Exclusivity Agreements in Commercial Leases
At the risk of attempting to sound like a salty veteran, I’ve reviewed a number of commercial lease agreements in my day. While I do my best to control my instincts that turn me into an overprotective mama bear for my clients (usually the tenants), sometimes I just have to stomp my feet and say NO, you’re NOT signing that. Now go to your room. I mean…ahem…nevermind.
Last week a client presented me with an Exclusivity Agreement she received from her prospective landlord. My client wanted to open a nail and skin care salon in a shopping center that already had a hair salon as a tenant. In short, the exclusivity agreement between the landlord and the existing tenant said that the landlord could not lease to another tenant whose “primary business was hair and skin care.” Moreover, the agreement provided that if the landlord breached this exclusivity by renting to someone with that kind of business, that someone, the NEW TENANT, would have to pay the EXISTING TENANT’S legal fees in suing the landlord. While I explained that such a clause might not be enforceable against the new tenant, her business was close enough to the existing business to be worrisome and, without a release from the existing tenant, I advised my client to find somewhere else to rent.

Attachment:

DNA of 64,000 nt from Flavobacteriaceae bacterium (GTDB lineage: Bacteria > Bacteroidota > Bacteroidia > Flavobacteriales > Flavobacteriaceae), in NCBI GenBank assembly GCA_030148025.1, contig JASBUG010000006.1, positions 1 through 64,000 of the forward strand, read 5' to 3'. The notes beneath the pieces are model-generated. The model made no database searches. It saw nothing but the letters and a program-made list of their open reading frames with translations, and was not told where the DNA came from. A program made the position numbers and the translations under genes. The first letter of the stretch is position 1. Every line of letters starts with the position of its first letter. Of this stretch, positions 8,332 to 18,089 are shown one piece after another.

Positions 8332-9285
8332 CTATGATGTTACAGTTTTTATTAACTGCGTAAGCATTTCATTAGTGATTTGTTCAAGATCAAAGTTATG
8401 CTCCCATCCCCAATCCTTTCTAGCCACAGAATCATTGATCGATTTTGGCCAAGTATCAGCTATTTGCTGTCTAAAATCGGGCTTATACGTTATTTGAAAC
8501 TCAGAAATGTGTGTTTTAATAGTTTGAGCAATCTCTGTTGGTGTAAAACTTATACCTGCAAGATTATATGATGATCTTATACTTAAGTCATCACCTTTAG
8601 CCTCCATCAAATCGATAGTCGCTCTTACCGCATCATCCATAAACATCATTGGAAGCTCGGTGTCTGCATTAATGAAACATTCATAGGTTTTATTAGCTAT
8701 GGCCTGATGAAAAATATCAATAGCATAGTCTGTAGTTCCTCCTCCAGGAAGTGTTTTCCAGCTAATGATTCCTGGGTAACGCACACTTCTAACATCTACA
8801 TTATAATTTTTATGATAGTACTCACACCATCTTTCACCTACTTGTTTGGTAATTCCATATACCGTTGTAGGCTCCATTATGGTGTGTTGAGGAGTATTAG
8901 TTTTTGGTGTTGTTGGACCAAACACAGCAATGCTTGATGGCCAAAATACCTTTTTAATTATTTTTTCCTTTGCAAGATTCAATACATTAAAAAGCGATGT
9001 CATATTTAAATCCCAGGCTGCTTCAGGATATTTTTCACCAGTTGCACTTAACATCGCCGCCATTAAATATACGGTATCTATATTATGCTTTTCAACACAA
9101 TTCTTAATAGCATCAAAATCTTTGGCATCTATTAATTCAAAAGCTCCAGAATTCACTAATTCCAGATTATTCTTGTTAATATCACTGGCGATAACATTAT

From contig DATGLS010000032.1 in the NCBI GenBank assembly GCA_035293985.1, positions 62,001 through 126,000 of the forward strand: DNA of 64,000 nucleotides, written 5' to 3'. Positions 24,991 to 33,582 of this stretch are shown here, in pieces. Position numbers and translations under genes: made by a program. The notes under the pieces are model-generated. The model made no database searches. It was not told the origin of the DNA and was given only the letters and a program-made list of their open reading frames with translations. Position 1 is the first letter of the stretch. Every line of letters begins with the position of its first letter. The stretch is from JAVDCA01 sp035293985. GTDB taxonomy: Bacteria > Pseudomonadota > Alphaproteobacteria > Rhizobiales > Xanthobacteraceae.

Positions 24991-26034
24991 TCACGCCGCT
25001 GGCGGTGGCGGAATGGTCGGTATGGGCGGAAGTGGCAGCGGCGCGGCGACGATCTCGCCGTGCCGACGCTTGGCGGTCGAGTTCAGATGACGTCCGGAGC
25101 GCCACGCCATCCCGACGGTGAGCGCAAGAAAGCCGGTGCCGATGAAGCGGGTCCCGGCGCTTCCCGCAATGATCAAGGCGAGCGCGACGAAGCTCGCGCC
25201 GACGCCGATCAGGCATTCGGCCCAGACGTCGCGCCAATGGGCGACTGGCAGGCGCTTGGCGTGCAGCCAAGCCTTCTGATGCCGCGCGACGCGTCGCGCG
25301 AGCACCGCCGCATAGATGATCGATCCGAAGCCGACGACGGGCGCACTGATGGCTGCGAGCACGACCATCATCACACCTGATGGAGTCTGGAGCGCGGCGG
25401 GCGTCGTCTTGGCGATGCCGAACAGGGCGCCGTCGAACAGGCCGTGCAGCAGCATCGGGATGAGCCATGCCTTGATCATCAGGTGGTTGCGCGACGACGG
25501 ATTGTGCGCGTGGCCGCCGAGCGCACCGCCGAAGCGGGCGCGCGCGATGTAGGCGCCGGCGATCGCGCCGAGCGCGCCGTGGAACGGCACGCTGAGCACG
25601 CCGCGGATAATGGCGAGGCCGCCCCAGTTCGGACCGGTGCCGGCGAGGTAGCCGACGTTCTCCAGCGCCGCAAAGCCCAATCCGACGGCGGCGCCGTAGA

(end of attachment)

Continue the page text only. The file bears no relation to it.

Then I lost sleep thinking of all the businesses out there who took one look at the size of their commercial lease agreements (usually between 50 and 100 pages) and said “screw it, I’ll just sign it” without reading the fine print that ends up getting them into trouble. Unfortunately, this same client had had trouble years ago because she signed a personal guarantee without realizing it.
For more information, read my article on Ten Reasons Your Lawyer Should Review Your Commercial Lease Agreement.